And, Of Course, ACTA Leaks: Some Good, Plenty Of Bad

from the this-is-not-a-good-idea dept

I imagine it will come as little surprise to anyone, but over the weekend, the latest draft of ACTA leaked. You can read it in wiki format over here. While it is "cleaned up" a lot from the last version, and appears close to being done, there are still some pretty big areas of disagreement. Specifically, the EU is still holding out for ACTA to cover patents as well as copyrights and trademarks, while the US doesn't want patents included for a variety of reasons. Also, as expected, the US has dropped explicit secondary liability language, but includes plenty of other vague language about anti-circumvention and "cooperative efforts within the business community," that you should be worried about. The "cooperative efforts" is code words for "ISPs should become entertainment industry cops." It's not direct secondary liability, but there's enough wiggle room there that it won't take long for the entertainment industry and its "friends" to start pointing out that ISPs that don't kick people off the internet, or don't hand over names of people, aren't making those "cooperative efforts." Just wait and see. In the meantime, considering the amount of research that has come out this year alone suggesting that neither counterfeiting nor copyright infringement are the big problems they're made out to be, why hasn't anyone asked the participating countries to explain why ACTA is needed in the face of this new evidence?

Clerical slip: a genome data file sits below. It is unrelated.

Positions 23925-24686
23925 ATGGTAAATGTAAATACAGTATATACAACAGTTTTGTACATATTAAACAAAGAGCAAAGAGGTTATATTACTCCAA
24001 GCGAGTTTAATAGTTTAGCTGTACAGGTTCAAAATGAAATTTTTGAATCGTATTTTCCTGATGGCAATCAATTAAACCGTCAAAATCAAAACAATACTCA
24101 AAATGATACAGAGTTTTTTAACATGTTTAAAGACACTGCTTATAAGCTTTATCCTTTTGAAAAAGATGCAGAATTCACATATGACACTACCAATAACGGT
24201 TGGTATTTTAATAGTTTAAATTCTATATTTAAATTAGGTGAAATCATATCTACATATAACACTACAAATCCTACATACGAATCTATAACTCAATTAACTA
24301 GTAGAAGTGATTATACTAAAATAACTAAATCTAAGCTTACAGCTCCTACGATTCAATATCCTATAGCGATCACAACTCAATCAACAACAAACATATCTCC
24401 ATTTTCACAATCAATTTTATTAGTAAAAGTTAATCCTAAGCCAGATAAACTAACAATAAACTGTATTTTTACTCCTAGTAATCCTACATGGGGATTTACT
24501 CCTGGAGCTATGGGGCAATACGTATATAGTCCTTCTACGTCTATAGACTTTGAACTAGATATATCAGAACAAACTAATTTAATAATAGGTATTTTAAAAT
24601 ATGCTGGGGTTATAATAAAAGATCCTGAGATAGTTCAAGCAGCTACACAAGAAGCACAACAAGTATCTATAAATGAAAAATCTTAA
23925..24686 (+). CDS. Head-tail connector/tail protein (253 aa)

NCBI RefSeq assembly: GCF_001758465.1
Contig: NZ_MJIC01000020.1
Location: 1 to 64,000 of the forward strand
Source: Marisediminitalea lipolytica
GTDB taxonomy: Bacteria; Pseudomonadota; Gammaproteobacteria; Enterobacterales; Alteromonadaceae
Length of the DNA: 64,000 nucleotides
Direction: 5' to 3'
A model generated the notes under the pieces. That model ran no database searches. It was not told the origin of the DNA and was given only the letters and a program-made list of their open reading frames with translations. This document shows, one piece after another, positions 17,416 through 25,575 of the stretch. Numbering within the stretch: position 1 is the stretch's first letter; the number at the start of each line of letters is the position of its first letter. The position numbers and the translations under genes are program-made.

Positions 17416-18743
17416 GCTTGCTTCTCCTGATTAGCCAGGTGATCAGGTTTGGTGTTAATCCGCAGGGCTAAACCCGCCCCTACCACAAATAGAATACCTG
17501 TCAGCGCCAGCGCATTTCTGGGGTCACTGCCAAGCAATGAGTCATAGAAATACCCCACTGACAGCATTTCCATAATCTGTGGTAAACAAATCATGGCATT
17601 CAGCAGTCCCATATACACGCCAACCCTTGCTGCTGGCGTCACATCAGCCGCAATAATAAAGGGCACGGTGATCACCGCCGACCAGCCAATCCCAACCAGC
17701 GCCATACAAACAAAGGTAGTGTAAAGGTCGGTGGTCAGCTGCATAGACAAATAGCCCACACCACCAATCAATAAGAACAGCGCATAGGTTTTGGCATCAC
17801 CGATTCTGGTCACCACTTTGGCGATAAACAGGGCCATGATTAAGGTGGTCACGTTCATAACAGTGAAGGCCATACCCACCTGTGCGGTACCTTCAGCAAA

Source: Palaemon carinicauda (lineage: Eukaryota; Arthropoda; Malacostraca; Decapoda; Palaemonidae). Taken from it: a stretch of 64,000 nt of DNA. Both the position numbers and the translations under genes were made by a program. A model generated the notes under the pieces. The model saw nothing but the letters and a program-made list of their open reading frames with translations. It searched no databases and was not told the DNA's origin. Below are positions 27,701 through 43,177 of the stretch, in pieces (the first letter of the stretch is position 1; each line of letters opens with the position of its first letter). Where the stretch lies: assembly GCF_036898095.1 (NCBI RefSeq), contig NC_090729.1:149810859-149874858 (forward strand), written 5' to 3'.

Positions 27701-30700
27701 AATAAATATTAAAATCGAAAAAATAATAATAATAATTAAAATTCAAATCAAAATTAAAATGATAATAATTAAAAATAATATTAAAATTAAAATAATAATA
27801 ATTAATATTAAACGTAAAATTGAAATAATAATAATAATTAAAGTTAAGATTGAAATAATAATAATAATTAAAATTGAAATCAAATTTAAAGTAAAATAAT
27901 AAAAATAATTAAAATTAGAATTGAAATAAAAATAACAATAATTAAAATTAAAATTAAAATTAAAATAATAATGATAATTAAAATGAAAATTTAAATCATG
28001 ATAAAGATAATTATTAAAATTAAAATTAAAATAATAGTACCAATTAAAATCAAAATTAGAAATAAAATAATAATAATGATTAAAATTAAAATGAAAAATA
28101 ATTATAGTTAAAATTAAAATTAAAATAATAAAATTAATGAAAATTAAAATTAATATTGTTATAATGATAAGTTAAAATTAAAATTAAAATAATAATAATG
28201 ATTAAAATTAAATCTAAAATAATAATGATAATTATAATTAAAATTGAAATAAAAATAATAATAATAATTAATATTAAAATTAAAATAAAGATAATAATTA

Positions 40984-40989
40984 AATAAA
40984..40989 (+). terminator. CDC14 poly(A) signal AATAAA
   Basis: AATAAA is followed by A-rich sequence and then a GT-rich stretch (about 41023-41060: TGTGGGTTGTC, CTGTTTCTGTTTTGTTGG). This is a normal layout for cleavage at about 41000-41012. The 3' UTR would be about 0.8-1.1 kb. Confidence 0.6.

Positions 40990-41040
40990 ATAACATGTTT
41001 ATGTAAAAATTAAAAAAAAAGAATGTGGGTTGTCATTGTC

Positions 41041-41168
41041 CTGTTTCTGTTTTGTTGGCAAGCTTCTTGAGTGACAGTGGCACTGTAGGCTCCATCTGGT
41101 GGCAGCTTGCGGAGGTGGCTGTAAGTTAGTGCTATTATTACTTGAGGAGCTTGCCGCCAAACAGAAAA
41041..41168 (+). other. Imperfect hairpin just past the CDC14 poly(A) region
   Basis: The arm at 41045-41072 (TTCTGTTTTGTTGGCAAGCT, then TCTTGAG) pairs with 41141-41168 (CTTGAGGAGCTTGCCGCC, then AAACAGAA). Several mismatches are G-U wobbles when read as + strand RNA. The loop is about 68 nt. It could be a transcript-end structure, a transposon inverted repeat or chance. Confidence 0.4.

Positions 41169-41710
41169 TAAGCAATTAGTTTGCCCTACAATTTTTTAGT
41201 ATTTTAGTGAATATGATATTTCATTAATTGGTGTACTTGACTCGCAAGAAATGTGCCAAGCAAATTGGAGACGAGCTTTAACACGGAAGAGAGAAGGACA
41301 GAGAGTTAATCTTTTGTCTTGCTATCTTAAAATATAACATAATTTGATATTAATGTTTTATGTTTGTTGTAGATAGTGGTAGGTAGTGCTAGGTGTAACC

Filed Under: acta, anti-circumvention, copyright, eu, leak, secondary liability, us


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  1. icon
    Greevar (profile), 7 Sep 2010 @ 6:10am

    Copyright is become more like censorship

    They're scared to death that people are realizing how irrelevant the publishers and gatekeepers are. They're so scared that they're trying to pass this boondoggle of a treaty that screams of desperation. They're scared because without copyright in the first place, the publishers would never have been able to make any money the way they do, because their business model is fundamentally flawed. This is what you get when those that have become accustomed to power face the possibility of loosing it. To quote Super Troopers: "Desperation is a stinky cologne!" And the odor is starting to spread.

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